Relationship between socioeconomic status and HIV infection in a rural tertiary health center
Olarinde Jeffrey Ogunmola,1 Yusuf Olatunji Oladosu,2 Michael Adeyemi Olamoyegun3
1Cardiac Care Centre, Department of Internal Medicine, Federal Medical Centre, Ido-Ekiti, Ekiti State, Nigeria, 2Department of Internal Medicine, Federal Medical Centre, Ido-Ekiti, Ekiti State, Nigeria, 3Endocrinology, Diabetes and Metabolism Unit, Department of Internal Medicine, Ladoke-Akintola University of Technology Teaching Hospital, Ogbomoso, Oyo State, Nigeria
Background: There is a scarcity of data in rural health centers in Nigeria regarding the relationship between socioeconomic status (SES) and HIV infection. We investigated this relationship using indicators of SES.
Methods: An analytical case-control study was conducted in the HIV clinic of a rural tertiary health center. Data collection included demographic variables, educational attainment, employment status, monthly income, marital status, and religion. HIV was diagnosed by conventional methods. Data were analyzed with the SPSS version 16 software.
Results: A total of 115 (48.5%) HIV-negative subjects with a mean age of 35.49±7.63 years (range: 15–54 years), and 122 (51.5%) HIV-positive subjects with a mean age of 36.35±8.31 years (range: 15–53 years) were involved in the study. Participants consisted of 47 (40.9%) men and 68 (59.1%) women who were HIV negative. Those who were HIV positive consisted of 35 (28.7%) men and 87 (71.3%) women. Attainment of secondary school levels of education, and all categories of monthly income showed statistically significant relationships with HIV infection (P=0.018 and P<0.05, respectively) after analysis using a logistic regression model. Employment status did not show any significant relationship with HIV infection.
Conclusion: Our findings suggested that some indicators of SES are differently related to HIV infection. Prevalent HIV infections are now concentrated among those with low incomes. Urgent measures to improve HIV prevention among low income earners are necessary. Further research in this area requires multiple measures in relation to partners’ SES (measured by education, employment, and income) to further define this relationship.
Keywords: socioeconomic status, HIV infections, income, employment status, education, Nigeria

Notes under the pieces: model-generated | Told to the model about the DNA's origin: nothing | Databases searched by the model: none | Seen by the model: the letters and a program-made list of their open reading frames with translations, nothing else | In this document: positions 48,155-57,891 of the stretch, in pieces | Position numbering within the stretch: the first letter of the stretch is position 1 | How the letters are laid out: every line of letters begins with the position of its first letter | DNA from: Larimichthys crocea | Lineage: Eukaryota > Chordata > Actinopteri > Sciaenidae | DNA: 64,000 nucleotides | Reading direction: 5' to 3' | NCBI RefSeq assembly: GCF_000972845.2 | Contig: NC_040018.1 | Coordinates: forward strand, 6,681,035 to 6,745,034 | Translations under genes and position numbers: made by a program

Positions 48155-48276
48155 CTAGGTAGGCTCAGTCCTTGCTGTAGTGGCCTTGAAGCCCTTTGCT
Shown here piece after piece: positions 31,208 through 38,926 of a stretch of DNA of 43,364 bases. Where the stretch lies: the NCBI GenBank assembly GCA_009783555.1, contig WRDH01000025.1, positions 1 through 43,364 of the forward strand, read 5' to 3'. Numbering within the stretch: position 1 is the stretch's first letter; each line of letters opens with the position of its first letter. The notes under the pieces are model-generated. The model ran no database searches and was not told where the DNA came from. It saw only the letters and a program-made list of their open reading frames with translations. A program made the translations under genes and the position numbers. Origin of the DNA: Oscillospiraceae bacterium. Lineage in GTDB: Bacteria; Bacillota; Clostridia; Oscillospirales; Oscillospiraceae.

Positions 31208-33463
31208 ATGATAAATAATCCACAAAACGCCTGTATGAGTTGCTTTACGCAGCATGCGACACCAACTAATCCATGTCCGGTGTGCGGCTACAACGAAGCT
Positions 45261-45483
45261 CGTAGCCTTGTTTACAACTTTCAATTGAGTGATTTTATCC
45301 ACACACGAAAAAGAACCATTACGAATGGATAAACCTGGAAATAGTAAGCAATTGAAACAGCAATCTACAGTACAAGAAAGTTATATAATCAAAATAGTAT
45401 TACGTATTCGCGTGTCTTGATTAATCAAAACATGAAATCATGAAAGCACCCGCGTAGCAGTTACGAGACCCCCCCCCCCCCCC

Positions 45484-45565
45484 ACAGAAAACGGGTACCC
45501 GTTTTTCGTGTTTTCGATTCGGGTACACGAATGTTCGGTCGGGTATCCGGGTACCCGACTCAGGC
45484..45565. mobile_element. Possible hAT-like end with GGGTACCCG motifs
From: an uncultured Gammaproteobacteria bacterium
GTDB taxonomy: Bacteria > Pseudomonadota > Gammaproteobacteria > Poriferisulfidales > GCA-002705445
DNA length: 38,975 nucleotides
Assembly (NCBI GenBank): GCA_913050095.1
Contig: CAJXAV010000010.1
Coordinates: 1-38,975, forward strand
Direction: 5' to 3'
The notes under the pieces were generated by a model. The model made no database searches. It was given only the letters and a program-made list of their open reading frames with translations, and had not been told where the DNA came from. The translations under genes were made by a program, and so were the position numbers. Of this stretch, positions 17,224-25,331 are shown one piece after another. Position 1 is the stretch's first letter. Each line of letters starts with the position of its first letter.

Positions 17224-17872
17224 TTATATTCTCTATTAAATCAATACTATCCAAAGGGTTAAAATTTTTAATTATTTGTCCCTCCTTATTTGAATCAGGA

Low socioeconomic status (SES) and its correlates – lower education, poverty, and poor health – characterize low- and middle-income countries such as Nigeria. According to the Central Intelligence Agency’s World Factbook, Nigeria has one of the lowest gross domestic products in the world, with income of $2,800 per capita as of July 2012.1
Domestically and internationally, human immunodeficiency virus (HIV) is a disease that is embedded in social and economic inequities, as it affects those of lower SES at a disproportionately high rate.2 Previous research suggests that a person’s SES may affect his or her likelihood of contracting HIV and developing acquired immunodeficiency syndrome (AIDS).3–5 Furthermore, SES is a key factor in determining the quality of life for individuals after they are affected by the virus.6 A lack of socioeconomic resources is linked to the practice of risky sexual behaviors, which can lead to becoming infected.7–9 This link has been described to have a complex relationship with religion and marital status.10–12
Nigeria has the second-largest population of people living with HIV in the world after South Africa, with only one-third of treatment-eligible individuals receiving HIV treatment.13 In 2011, the Nigerian government commissioned The President’s Comprehensive Report Plan for HIV/AIDS in Nigeria14 to set target coverage levels for priority interventions. These included, for example, a 140% increase in HIV prevention efforts among key populations. A committee of this nature requires scientific data to inform its work, and such data can provide a nexus for further investigation.